I now have a new top to wear with my new skirt. Yay me. ;-)
This morning, the "fabric" looked like this, a too-big dress that I didn't think would be flattering anymore even if I took it in. The problem was, I couldn't just toss it either because I really like the fabric. It's just one of those perfect knits — it feels good, drapes wonderfully, and the print works well with my wardrobe.
So after I altered my pattern pieces for skirt #2 — and then chased down Dani who I thought had escaped the yard but apparently had turned invisible instead and was in the way back behind big full plant-y things stalking something in a hole for over an hour (was I ever mad and happy) — I put the skirt aside in favor of a no-brainer palate cleanser, which was repurposing the dress into a top. Enter McCall's 6078, which I have made before, although my pattern is now a morph between the original McCall's (front) and my ever trusty TNT Ottobre tee (back, armholes, and sleeves).
Many knit tops use a narrow self-fabric facing strip to finish the back neckline, which is usually a royal PITA to sew nicely with an ornery, slippery knit. Instead of fighting and swearing, I'll opt to bind with my coverstitch machine and or use clear elastic as the "facing." I couldn't bind today even if I wanted to because I didn't have any fabric to cut for a continuous binding strip. So it was the clear elastic method. I took a couple of pics so you could follow along. :-)
First, if the neckline has 5/8" seam allowances, you need to trim it back to a 3/8" seam allowance (to match the width of the elastic). Then, using a Teflon foot so it glides over the clear elastic, align one edge of the elastic to the cut edge of the neckline and attach to the wrong side with a small ZZ stitch. (f you don't have a Teflon foot, GET ONE. It's great for sewing those ornery knits and lots of other things too.) Leave elastic "tails" at the start and finish so you have something to grab onto when starting and finishing. Trust me, don't skip the tails or there will be swearing involved after all. Also, don't stretch the elastic (but pre-stretch it before you attach it). Just keep it taut against the fabric.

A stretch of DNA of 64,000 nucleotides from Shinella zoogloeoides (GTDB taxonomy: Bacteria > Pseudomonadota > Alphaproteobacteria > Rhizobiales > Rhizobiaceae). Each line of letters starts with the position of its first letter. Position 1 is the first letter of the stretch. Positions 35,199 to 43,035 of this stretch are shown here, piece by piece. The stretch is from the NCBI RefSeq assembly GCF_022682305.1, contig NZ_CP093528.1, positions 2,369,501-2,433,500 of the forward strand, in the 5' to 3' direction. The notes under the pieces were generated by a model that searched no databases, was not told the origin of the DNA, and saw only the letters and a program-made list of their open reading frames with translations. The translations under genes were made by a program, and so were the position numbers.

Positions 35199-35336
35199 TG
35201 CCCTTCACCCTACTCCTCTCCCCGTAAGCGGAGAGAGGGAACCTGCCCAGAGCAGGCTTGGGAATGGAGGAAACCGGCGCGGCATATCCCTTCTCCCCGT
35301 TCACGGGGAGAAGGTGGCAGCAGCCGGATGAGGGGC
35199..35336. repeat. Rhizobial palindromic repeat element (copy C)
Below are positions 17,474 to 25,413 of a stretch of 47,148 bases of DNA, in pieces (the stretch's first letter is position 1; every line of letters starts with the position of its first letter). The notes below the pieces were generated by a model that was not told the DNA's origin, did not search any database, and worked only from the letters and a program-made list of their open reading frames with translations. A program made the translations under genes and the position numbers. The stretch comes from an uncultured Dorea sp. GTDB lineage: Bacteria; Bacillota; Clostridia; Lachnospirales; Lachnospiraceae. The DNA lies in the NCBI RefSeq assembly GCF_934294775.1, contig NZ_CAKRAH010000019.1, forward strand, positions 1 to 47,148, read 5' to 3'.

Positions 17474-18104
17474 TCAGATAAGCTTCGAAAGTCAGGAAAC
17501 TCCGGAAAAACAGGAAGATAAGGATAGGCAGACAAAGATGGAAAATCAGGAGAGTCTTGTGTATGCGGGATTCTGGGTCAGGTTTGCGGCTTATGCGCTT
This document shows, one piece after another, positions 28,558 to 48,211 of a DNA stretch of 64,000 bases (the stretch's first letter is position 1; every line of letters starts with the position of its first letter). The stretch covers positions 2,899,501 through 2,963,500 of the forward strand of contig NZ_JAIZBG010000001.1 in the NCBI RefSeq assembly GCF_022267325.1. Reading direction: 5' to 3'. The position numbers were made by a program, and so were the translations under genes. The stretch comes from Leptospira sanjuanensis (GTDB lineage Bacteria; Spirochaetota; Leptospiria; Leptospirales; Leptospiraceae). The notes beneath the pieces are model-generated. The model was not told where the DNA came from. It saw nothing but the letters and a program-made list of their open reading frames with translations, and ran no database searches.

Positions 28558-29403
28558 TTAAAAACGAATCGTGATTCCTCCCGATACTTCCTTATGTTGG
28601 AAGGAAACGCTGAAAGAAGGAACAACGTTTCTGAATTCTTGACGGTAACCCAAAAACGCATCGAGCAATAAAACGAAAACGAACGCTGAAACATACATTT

Next, turn the elastic to the inside of the neckline just the width of the elastic and use your coverstitcher to topstitch. If you don't have a coverstitcher, you can use a twin needle or a ZZ stitch. And that's it. See how nice and flat? No ripples, no stretching out. No swearing.
This (below) is what happens when you decide on a pattern and cut out the back piece before determining if you actually have enough length in the rest of the original dress for the cowl front piece. Uh, yes, I did and then I didn't. I ended up piecing the rest of the cowl onto the top edge. In this print and with the drape, it doesn't show at all. But since the shoulders have stitched pleats, close up the piecing seam looks like another stitched pleat anyway. It all worked out in the end. Whew!
Here's skirt #2 altered and laid out to cut. The alterations were minimal but since I do not have a flat tummy, I needed more room for it. I added 1/4" to the sideseams and front princess seams at tummy level, which you can below. Because the waistband fit in the muslin, I had to taper back IN to the waist after adding for tummy, which makes for a weird pattern piece, but hey … if it works …
I may cut tonight or I may just veg in front of the TV. Anyone want to place a bet? ;-)